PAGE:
My little bit on the side: The secret life of designers

view gallery VIEW GALLERY

What happens when designers need a change?

Zaha Hadid, architect

Celebrated for her intense, avant-garde design, the British-Iraqi architect Zaha Hadid recently stepped out of her comfort zone to team up with the innovative footwear brand Melissa to create an acutely sculptural, yet usable, women's shoe. "I've always wanted to expand what I do," she says. "I want to build my repertoire; to take from one discipline, and apply to another. I've often thought about the possibility of moving into other areas of the industry, but had no idea that I could interpret and apply what I was learning in regard to architecture, in so many different ways." The collaboration with Melissa was, then, an appealing prospect: "I'd known of the brand for some time," she says, "and I've always really loved shoes, generally. A few years ago, I was invited by Melissa to work with them on a pair of our own creation. We've worked closely ever since, to produce something visually amazing, but also wearable. Any shoe can look good, or be comfortable, but creating something fun and versatile, but also – in many senses – practical, was a challenge. One of the heels of our shoe-boot is shorter than the other, so on top of the visual design, we had to work hard on the logistics of making that aspect work. The main goal, after all, was to create something one could walk on. It's been amazing to see it transformed from a free drawing to a prototype, which will be available in a range of colours – matte or iridescent – and can be worn on the beach, or with black tights or colourful socks, to achieve many different looks. This was such fun to work on; branching out from my usual methods was exciting."

Jonathan Adler, ceramicist

Manhattan-based ceramicist Jonathan Adler launched his career with a range for the smart department store Barney's. Fifteen years later, he was again enlisted by Barney's to create a range of ornaments for this year's Christmas collection, which follows the theme: Have a Hippy Holiday. "Peace and Love was the motif for 2008's seasonal message," he explains. "And it was an amazing project to be involved with. There is something fantastic about having a set assignment. Fine artists, unlike applied artists, suffer from their freedom. But having a concrete mandate, such as this, fosters the creative process without leaving too much room for interpretation. As an applied artist, I have a wide visual vocabulary to call on, which helped me push above and beyond my initial expectations on this project. Once I was told the theme, I went to my studio and worked on some prototypes. I didn't want to get into a 'back-and-forth' debate about the design. Thankfully, they're very good at giving you space and put a lot of trust in their designers, so there was never any mention of changing anything. I'm thrilled with the result, which is a bit different and groovy. There's a slight Pop Art reference in the 'peace' sign – and for the 'love' aspect, there's a nod to Robert Indiana's iconic Love sculpture. My work is about evolution and extrapolation. Because my style is so eclectic, I have many references to work from. Every assignment I do helps push me a little further forwards."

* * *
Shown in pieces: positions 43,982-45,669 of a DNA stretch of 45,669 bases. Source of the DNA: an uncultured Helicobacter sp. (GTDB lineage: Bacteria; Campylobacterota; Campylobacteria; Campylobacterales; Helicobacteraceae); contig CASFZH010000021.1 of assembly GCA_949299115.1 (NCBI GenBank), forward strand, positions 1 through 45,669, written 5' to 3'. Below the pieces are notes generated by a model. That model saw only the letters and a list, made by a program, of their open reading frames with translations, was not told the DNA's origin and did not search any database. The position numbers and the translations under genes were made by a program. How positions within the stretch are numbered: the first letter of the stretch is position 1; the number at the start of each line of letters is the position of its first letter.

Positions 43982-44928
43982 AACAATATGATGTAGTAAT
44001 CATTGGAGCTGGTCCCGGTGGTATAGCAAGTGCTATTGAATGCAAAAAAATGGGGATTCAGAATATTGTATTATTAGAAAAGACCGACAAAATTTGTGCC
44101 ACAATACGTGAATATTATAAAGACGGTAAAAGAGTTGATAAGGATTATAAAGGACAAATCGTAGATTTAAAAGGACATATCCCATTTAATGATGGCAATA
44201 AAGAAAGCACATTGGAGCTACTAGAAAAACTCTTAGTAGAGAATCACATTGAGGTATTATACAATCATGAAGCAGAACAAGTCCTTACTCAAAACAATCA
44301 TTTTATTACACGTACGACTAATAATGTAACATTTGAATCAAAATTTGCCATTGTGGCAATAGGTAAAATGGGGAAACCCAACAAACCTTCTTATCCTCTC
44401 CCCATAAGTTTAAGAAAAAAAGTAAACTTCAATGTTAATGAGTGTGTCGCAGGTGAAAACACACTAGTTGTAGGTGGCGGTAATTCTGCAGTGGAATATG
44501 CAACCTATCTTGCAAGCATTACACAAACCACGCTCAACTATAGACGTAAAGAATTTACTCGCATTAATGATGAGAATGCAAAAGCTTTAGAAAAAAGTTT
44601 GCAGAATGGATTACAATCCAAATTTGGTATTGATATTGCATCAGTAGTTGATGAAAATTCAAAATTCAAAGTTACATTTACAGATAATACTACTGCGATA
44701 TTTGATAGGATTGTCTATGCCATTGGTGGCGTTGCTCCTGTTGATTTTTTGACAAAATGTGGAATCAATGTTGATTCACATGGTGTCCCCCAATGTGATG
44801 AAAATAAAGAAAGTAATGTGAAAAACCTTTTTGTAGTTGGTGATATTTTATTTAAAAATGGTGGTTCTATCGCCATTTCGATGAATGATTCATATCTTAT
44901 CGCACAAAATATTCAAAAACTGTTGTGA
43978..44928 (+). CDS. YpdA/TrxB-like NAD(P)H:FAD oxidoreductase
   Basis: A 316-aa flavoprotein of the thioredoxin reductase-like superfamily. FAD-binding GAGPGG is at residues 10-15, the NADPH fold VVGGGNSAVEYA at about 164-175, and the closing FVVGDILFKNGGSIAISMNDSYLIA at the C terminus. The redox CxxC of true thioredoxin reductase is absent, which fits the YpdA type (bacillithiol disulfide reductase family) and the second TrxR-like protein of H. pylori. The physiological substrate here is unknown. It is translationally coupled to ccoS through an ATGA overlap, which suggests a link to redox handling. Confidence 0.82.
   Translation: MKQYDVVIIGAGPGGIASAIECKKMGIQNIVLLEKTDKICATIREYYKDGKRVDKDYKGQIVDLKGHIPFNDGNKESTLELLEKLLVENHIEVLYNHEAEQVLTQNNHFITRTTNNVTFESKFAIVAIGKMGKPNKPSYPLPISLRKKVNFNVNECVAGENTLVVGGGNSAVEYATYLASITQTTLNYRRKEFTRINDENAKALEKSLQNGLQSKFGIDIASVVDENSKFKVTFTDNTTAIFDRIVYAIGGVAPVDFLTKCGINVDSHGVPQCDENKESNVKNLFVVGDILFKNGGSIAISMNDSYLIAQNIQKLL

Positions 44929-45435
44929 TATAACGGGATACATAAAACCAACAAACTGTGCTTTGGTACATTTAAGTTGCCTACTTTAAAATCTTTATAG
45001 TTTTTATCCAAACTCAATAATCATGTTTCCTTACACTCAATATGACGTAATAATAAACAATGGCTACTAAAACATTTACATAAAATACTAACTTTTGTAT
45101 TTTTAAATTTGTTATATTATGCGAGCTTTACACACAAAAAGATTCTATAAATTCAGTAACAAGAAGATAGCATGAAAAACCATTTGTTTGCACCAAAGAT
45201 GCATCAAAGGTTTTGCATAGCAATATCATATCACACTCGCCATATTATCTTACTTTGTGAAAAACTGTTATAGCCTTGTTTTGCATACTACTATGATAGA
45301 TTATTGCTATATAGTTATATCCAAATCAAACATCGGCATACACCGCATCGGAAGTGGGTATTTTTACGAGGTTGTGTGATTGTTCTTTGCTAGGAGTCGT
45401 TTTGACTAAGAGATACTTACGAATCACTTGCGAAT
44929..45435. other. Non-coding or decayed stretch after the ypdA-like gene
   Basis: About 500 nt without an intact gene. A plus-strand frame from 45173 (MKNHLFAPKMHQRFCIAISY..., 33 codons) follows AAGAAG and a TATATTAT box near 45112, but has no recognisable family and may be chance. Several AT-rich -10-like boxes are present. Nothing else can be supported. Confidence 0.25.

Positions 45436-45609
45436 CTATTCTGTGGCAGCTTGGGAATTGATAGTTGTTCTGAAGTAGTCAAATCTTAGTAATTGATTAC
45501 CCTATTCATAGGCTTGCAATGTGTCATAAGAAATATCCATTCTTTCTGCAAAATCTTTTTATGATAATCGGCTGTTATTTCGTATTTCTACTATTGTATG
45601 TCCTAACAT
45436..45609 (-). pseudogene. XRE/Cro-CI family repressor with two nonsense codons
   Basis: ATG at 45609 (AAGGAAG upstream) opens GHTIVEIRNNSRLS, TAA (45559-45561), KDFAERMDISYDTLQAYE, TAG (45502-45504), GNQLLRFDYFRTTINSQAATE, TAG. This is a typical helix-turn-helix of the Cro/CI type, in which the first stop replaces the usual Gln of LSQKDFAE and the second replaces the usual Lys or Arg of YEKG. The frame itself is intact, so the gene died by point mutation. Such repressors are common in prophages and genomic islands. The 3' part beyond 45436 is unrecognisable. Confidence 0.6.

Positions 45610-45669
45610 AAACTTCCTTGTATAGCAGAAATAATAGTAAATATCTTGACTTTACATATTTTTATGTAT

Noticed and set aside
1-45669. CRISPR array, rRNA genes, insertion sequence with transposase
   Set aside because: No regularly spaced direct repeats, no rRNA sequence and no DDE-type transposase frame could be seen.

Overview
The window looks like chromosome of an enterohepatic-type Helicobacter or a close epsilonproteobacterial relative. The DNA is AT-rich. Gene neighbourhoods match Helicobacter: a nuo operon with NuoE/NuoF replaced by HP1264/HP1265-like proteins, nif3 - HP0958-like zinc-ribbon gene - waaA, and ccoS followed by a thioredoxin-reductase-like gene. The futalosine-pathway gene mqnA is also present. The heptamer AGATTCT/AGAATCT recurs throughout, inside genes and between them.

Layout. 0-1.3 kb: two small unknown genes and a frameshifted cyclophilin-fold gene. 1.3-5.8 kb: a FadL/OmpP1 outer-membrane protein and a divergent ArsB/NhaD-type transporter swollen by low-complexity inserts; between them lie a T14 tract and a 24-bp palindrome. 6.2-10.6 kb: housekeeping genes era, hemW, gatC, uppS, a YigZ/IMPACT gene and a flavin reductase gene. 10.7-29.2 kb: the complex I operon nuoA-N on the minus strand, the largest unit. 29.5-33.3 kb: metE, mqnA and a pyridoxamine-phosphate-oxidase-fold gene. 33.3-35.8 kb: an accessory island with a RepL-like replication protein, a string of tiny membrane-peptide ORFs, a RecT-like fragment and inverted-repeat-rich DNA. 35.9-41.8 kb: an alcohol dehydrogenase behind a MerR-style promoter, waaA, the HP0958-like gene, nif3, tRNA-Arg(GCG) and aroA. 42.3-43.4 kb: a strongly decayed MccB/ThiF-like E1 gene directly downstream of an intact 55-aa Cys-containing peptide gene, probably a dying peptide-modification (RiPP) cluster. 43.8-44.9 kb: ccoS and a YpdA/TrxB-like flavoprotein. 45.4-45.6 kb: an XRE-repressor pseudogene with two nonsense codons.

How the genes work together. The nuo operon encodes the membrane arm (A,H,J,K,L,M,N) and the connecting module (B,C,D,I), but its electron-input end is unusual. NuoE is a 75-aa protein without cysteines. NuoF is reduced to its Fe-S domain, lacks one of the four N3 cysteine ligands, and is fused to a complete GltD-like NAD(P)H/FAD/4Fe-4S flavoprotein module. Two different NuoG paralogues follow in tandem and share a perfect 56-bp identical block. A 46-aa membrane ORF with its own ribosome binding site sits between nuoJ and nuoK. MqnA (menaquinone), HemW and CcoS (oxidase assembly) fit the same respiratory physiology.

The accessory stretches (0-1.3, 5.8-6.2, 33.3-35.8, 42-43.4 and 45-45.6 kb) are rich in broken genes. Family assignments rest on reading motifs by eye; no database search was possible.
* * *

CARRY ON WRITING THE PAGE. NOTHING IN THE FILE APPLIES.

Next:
Jasper Morrison, furniture designer

A chair made from cork? That wasn't part of Jasper Morrison's master plan. Until 2004, when he was working on a chair design with Rolf Fehlbaum, CEO of Vitra. Chairs were Morrison's stock in trade, but a change in material was on the agenda. Quite by accident, in the pursuit of comfort, he discovered a new, and unexpected, resource: cork. "The first prototype I submitted was a much simpler shape, like a chair carved from a cube. There wasn't anything 'wrong' with what I'd produced, it just wasn't very comfortable," he says. He knew there had to be a change in tack when Fehlbaum, in no uncertain terms, pointed out that it looked far too "heavy".

"It's rare to receive any critical comments, as a designer," Morrison says, "but when someone whose opinion I value so much suggested we find a lighter, more interesting shape, I had to make more effort than usual. I faxed the final sketch to Fehlbaum with a note explaining that I liked the form of the revised design: it looked like something an Inuit tribe might have made, not that they'd use cork! It was all rather inspiring."

Orla Kiely, fashion designer

Since launching her label 10 years ago, Orla Kiely's designs have attracted attention from both high-street retailers and the art-world. A string of collections for the likes of Marks & Spencer and Debenhams under her belt, as well as her own brand and diffusion range offering handbags and accessories, Kiely's bold, colourful prints eventually caught the eye of Tate Modern. Focusing on specific exhibitions on display at the gallery, she produced a series of exclusive ranges for the Tate shop. "It started in 2004," Kiely explains, "and ideas emerged from spending time walking around the Tate. The first project stemmed from a temporary exhibition, which had a Sixties feel to it. The art of that time had a lot to say about science fiction, and what the future had in store. I wanted to include a martian print: a clean graphic, with a quirky twist. From this, we created cute little purses, a foldaway shopper, badges and notebooks." And this collection led to another. "The second operation was even better and brighter than the first. It was loosely attached to the Bauhaus movement, so we created a graphic colour study, phasing through to a geometric form. And now we're on our third collaboration." This one was rooted in the Tate's permanent collection and required an abstract approach, which challenged the designer's usual methods. "It was a good thing to do in that sense," Kiely says. "To work on ideas inspired by a loose concept, rather than focusing on a specific theme, as we had done with the previous collections. It was a fun and satisfying challenge."